In one picture an unsuspecting parent has given away a lot of personal data like their child’s legal name, date of birth, and place of birth. That’s a lot of identifiable information for a seasoned scammer.

Then using a people search site, thieves can search for:

  • family member names

  • home address

  • phone numbers

  • work histories

  • home values

This gives them a robust amount of legitimate information. And what’s so bad is that at this point nothing illegal has taken place yet.

An identity thief can simply see a social media post, and then do a legal search on a site like to find out the rest of the information. It’s only when they commit fraud that a crime has occurred. As parents, we must consider what we post online and how it may affect our child’s future.

Data Breaches

Data breaches are becoming more and more common in today’s world. Some breaches only divulge email addresses, passwords, or credit cards. But there was an epic data breach in South Carolina that compromised 6.4 million residents, including children.

When Nikki Haley was governor of the Palmetto State in 2012, 3.6 million social security numbers were exposed along with other personal information in a breach that originated from a phishing attack at a state government office. At the time it was the largest cyber-attack against a state agency in the nation.

In response, the state offered residents credit monitoring for two years as damage control. The issue here is that social security numbers do not change. If criminals are patient enough to have waited until 2015, they could have tons of children’s information ready to go, past the free credit monitoring period.

It may seem impossible to protect your child’s valuable data, but there are steps parents can take to shield their children’s information.

How to Know if Your Child’s Information Has Been Stolen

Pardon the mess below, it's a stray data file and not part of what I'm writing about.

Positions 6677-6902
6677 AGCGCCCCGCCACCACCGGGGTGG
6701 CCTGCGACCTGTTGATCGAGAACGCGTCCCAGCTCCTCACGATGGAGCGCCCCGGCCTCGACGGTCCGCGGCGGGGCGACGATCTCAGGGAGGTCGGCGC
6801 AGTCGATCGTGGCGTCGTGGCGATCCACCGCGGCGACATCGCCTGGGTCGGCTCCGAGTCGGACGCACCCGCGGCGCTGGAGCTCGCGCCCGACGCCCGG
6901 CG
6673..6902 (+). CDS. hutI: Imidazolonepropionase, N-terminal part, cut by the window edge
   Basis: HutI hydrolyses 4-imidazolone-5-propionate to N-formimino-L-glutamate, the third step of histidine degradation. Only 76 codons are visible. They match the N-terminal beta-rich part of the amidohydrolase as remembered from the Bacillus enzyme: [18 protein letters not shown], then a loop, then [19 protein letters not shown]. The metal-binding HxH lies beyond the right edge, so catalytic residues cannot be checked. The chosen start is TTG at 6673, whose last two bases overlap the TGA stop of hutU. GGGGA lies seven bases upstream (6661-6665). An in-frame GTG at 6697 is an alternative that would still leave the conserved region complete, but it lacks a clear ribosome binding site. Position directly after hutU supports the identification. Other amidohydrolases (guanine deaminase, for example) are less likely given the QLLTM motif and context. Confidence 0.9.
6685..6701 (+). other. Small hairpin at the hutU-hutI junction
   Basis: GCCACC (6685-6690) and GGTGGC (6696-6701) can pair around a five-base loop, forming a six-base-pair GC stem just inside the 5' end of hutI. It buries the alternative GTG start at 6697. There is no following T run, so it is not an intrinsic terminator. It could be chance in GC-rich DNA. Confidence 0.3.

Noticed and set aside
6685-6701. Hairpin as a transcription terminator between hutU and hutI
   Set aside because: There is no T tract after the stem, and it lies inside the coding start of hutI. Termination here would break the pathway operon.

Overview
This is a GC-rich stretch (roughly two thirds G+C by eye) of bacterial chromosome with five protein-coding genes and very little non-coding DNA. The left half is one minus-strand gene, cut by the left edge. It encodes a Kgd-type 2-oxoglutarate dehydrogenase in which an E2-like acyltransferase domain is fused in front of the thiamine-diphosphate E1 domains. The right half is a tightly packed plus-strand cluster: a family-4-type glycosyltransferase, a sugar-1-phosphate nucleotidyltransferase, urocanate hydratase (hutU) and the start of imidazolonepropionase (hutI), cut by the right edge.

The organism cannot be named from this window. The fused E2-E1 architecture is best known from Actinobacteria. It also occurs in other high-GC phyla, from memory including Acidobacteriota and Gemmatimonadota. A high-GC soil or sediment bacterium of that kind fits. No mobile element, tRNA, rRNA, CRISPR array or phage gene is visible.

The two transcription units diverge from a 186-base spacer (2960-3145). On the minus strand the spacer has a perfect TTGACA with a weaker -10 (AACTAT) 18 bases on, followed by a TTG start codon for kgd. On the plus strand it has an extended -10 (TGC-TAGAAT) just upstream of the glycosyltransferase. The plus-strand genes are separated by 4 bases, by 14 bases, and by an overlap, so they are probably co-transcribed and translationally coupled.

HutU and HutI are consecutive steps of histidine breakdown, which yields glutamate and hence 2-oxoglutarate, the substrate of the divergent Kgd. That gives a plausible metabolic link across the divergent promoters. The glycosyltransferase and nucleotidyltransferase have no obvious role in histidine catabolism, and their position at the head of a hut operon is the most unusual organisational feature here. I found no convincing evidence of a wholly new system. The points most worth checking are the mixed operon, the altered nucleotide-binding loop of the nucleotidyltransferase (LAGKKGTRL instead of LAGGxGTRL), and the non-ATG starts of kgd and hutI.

A tell-tale sign that your child’s information has been stolen is seeing credit card offers in the mail. No 5-year-old should be getting them. You may also be denied government benefits because someone is already using them. And if someone calls your home to say that your kindergartner has an overdue power bill, this is not a coincidence – it is a problem that needs attention. In short, getting any sort of adult offer is a big red flag that someone has compromised your child’s personal information.

How to Protect Our Kids from Identity Theft

The first thing we can do to protect our kids from identity theft is to take our child’s identifiable information seriously. Don’t share those birth announcement photos. While it may seem wonderful at the time to share a blessing with your friends and family online, the post may have unintended consequences. People on social media do not have to know (or even care about) a lot of the details of your child’s life.

Also, keeping your child’s social security number private is important. Do not give out this information unless it is necessary. While government forms may require it, consider leaving it off a preschool application. It is always okay to ask why a social security number is being requested and not provide it for non-official transactions.

And it is a good idea to teach your kids to value and protect their own personal information. This way they won’t overshare it on social media and be selective about giving it out. This will set them up for a lifetime of success and privacy.

Protect Your Child from Identity Theft with a Credit Freeze

You may think that since your young child does not have a credit score you don’t need to do anything about it. Freezing your child’s credit essentially locks it until your child is ready to use it. This will keep identity thieves from hurting your child’s credit history.